NEW YORK – It was more than 20 years ago when a highway worker smelled something rotting inside a picnic cooler discarded near the Henry Hudson Parkway in New York City. He flipped it over and out tumbled the bound, decomposing body of a little girl and a few full cans of Coke.
Despite the efforts of New York Police Department detectives who worked the case for years, she remains anonymous even today, known only as Baby Hope, age 3 to 5. On July 23, the 22nd anniversary of the discovery, cold-case detectives canvassed the Manhattan neighborhood near where the blue cooler was tossed, plastered notices on signposts and announced a $12,000 reward for any information leading to an arrest and conviction in the unsolved crime.
"My main goal is to ID this girl," said Det. Robert Dewhurst of the Cold Case Apprehension Squad. "Somebody's gotta know this kid. This girl had somewhat of a life with people who should know who she is ... friends, family, somebody."
Dewhurst says if they could just figure out her name, they can finally identify her killer.
Baby Hope is one of 650 unidentified children ages 1 to 21 in a database at the National Center for Missing and Exploited Children, according to Bob Lowery, the executive director of the missing children's division. But there are probably thousands of unidentified kids nationwide, he said. A newer, government-run national database known as the National Missing and Unidentified Persons System has details on more than 10,000 people of all ages.
Workers at the center try to match the unidentified in their database with their vast lists of missing children, but the painstaking process doesn't often yield results.
"Even though they are tragedies, some good may come. It's very helpful for law enforcement to have the name so they can investigate," Lowery said. "And for parents and loved ones who can get the answers they've been looking for."
But that's not likely the case for Baby Hope, detectives say. Her body was found naked and malnourished and showed signs of possible sex abuse. Retired Det. Jerry Giorgio, who worked the case from the beginning, said their theory was she was dumped there by the people who were supposed to be caring for her. They abused her and eventually suffocated her.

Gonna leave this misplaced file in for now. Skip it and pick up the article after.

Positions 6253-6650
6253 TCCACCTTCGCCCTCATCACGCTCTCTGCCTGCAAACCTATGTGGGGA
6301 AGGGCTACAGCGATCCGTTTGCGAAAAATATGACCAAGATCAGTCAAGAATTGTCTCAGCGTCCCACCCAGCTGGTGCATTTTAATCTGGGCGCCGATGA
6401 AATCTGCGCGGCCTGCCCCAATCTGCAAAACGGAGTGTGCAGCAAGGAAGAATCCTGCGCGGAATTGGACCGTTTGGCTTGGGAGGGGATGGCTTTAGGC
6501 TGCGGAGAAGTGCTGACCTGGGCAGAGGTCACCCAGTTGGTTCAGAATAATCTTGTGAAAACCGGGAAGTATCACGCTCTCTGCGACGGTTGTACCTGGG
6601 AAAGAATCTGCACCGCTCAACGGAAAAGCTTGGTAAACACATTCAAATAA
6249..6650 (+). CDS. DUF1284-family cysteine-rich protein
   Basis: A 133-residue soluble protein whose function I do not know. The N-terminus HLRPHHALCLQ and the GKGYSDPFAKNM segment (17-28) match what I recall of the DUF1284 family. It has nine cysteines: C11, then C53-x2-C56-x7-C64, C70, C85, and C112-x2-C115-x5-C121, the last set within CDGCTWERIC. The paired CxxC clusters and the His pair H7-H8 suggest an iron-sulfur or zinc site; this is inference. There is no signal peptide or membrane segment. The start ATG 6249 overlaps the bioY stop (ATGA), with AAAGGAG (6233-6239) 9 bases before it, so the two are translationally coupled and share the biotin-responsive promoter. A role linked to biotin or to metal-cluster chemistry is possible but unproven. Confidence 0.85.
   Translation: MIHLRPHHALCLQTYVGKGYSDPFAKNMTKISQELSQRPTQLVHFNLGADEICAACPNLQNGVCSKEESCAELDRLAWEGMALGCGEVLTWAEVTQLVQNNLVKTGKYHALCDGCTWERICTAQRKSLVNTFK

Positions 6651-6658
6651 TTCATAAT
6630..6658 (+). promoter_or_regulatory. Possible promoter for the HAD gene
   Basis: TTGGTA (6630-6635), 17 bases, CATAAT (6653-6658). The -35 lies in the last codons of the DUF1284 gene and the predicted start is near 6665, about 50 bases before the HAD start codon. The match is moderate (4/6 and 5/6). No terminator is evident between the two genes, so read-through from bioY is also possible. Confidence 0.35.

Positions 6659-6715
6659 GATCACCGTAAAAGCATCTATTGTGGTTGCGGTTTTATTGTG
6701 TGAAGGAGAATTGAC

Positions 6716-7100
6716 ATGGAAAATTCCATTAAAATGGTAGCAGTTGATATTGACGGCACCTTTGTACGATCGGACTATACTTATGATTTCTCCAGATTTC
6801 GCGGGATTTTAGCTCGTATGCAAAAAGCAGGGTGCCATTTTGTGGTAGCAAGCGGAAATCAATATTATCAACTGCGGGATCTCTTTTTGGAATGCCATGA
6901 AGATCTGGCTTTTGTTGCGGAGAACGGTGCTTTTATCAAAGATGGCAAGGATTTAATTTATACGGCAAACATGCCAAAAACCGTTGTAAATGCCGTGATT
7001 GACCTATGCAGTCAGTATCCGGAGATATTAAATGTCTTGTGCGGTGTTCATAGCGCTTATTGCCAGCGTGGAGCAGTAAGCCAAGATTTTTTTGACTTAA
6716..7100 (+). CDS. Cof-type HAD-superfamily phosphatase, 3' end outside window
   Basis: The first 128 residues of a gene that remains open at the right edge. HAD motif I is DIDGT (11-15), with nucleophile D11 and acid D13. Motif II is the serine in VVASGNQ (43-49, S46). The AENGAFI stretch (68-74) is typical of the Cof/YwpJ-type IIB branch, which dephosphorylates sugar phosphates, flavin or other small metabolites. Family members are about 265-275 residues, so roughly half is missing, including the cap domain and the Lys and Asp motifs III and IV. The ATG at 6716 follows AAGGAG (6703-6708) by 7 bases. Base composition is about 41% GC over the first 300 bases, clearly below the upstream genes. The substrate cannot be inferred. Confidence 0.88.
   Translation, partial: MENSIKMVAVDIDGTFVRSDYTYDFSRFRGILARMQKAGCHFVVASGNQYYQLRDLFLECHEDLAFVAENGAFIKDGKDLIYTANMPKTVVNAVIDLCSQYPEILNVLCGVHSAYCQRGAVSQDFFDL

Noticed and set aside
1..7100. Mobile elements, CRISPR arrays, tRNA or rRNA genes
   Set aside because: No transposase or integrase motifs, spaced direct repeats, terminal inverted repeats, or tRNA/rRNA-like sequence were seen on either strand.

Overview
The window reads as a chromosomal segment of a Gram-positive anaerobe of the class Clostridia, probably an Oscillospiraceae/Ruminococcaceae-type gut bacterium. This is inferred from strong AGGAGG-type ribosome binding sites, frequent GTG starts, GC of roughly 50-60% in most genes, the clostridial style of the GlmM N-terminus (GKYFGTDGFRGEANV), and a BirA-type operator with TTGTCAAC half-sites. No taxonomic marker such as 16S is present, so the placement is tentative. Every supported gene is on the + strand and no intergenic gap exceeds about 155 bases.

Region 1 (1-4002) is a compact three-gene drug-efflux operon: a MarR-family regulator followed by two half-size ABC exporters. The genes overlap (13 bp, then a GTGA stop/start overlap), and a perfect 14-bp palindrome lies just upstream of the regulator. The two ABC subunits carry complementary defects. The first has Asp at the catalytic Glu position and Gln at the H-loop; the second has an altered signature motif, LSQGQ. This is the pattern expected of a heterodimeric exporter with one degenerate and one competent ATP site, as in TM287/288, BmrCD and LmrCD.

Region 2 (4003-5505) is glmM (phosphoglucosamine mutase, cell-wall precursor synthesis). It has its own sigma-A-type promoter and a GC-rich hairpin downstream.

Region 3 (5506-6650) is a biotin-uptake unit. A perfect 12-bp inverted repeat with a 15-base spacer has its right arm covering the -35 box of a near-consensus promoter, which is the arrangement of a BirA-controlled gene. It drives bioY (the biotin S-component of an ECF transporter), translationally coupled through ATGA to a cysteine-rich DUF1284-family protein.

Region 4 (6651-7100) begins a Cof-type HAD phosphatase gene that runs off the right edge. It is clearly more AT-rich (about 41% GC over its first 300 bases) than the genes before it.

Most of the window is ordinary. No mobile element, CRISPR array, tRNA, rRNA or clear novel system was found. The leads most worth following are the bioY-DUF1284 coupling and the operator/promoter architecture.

Detectives believe she was dead six to eight days before the cooler was found, on an incline, dumped on the grass like garbage.
Giorgio, now 79, who retired in June after more than a half century in law enforcement, said he pursued hundreds of leads but none panned out. He had the case from 1991, when she was found, until he retired from the force. Later, as an investigator for the Manhattan District Attorney's Office, he kept up with it. His name and contact information are still on a website dedicated to the girl.
"It was so frustrating," he said recently. "We initially thought we'll get her identified and go from there and probably solve the case. It didn't happen."
As the frustration mounted, so did the detectives' affection for the victim. They began calling her "our baby." Eventually it became "Baby Hope" -- because they hoped and prayed they'd solve the case, Giorgio said. He was instrumental in organizing a burial in a Bronx cemetery for the girl in 1993. Hundreds attended the funeral. The girl was dressed in a white frock and buried in a white coffin.
"If calls came in, if inquiries came in, even years later, a lot of people would call me and ask me about it," he said. "I would always go back and see if we could use the information to help solve the case. It just never clicked. We never got the right information."
Her body was exhumed in 2007 by the medical examiner's office for DNA testing, but none could be extracted because of the body's poor condition. A second attempt was made in 2011 with better technology, but the medical examiner's office couldn't get a complete sample.
This week, detectives circulated fliers with several images. The first photo is a current age-progression sketch of the victim. The second is the sketch from 1991, and the third photo is the cooler.
Dewhurst hopes that the fliers will jog the memory of someone -- anyone -- an adult who remembers a childhood friend who just disappeared one day, a former neighbor who lived near a dark-haired girl and then suddenly did not.
"I believe the people of New York want to know who this little girl is," he said.
Giorgio is haunted by Baby Hope. He has visited her grave every year on the anniversary of her discovery, except for this year because he was ill.
"This case can be solved," he said. "It can be solved by someone that knew these people and gained some knowledge about the case, and when the bad guys pass away, maybe someone will step up, finally."